Real Estate

Real Estate Matters

Strategies for the seller, buyer

What do home sellers want? Obviously, the highest price and the best terms. What do buyers want? The lowest market price possible on the most favorable terms. Both buyers and sellers must understand pricing strategies in the present market in order to reach their goal.

The first method I call the "comparable sales strategy," which is the most common strategy used by real estate agents. The agent provides market data to the seller, which includes past sales of similar properties, properties in contract and current active listings, that are for sale that would compete with the seller's property. The agent then provides his or her opinion of the value of the property and the appropriate list price based on that value. The seller then takes all the facts and the opinion, and makes his or her own judgment as to the appropriate listing price.

The second method I call the "auction strategy." This is a newer strategy for pricing real estate. The auction strategy largely ignores past sales and active listings and prices the property at a level that the agent feels will generate the most offers. The stated objective being to generate an avalanche of competition, creating an auction-like process to drive up the price further than would otherwise occur. This strategy often produces a bidding frenzy of people who think they can buy a property for $1.4 million when it is actually worth close to $2 million.

Agents are fiduciaries; as such, they have duty of disclosure. Presumably, they should be familiar with the market, and provide the seller and buyer with an opinion based on his or her inspection of the property, reports provided by the seller, and the market data of comparable sales in the marketplace. Regardless of strategy, a failure to provide this information to the seller or buyer, if an opinion of value is requested, would be a breach of the agent's fiduciary duty. Further, the agent using the pricing strategy that ignores comparable sales and prices the property based on just what price will generate the most offers, must still provide the seller with a comparable sales analysis so the seller has a basis to evaluate the offers presented.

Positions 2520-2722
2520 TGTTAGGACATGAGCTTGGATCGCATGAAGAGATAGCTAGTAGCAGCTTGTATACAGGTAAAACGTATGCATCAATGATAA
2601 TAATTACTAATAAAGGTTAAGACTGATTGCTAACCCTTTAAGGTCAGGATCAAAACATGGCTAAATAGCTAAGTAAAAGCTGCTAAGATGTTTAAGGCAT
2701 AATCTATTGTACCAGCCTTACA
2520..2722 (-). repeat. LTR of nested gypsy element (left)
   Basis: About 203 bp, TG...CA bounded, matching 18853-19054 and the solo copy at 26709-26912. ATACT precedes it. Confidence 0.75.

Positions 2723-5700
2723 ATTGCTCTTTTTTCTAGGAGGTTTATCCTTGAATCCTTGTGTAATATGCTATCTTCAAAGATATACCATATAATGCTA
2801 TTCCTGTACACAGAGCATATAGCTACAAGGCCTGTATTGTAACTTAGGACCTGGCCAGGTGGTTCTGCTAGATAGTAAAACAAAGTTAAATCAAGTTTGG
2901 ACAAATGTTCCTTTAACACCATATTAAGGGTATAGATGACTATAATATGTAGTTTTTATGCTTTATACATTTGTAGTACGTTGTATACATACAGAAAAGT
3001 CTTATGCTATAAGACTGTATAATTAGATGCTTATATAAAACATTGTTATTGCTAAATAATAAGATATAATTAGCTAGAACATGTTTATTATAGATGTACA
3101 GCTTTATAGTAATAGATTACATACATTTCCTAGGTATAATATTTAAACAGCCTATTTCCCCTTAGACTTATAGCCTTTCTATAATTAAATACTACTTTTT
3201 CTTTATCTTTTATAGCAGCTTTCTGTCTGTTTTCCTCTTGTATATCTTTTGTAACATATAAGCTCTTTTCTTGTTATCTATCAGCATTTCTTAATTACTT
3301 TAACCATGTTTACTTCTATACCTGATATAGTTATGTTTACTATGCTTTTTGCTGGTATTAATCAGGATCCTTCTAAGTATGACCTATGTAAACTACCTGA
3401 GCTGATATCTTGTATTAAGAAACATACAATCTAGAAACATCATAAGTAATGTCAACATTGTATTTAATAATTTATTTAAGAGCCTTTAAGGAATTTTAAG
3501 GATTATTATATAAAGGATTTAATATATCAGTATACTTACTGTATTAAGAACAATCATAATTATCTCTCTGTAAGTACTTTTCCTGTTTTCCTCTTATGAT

So the question is, which strategy produces the best results, and what are the disadvantages or risks in using one strategy over another? In a market where multiple offers are common, one might conclude that no matter what the price, the buyers will determine the value. However, not all listings sell with multiple offers in one week. If your home was one of those that failed to sell within the first 10 days of the listing period, then which pricing strategy should you have used? If you had used the auction strategy, then you may be stuck at a less-than-market-value listing price, with no bidding war, and with buyers who may only pay your list price or less. Very few buyers are going to ante up more than the listing price for a home that has been on the market for more than two weeks and has failed to sell.

If you used the comparable sales strategy, and the property failed to sell, you are still in the range of your opinion of value in terms of the list price. Some properties are just looking for the right buyer and take longer than a week to find a buyer who is willing to pay the market value. However, you may fail to generate the buzz of a large number of offers.

It is difficult to analyze from a statistical point of view which strategy will obtain the highest price for the seller. The present market may engender multiple offers regardless of which pricing strategy is used. To determine which strategy creates the higher price, one would need to know what the listing price should have been using the comparable sales strategy, regardless of how the property was marketed. In a rapidly appreciating market with few transactions, often what appears to be a reasonable price at the outset of the listing appears to be underpricing in retrospect. So underpricing cannot be ascertained by looking only at the percentage difference between the list price and final sales price. We can assume in some instances that a property priced at or near what would appear to be fair market value based on comparable sales could be bid up dramatically if there happened to be several buyers bidding in competition for the home.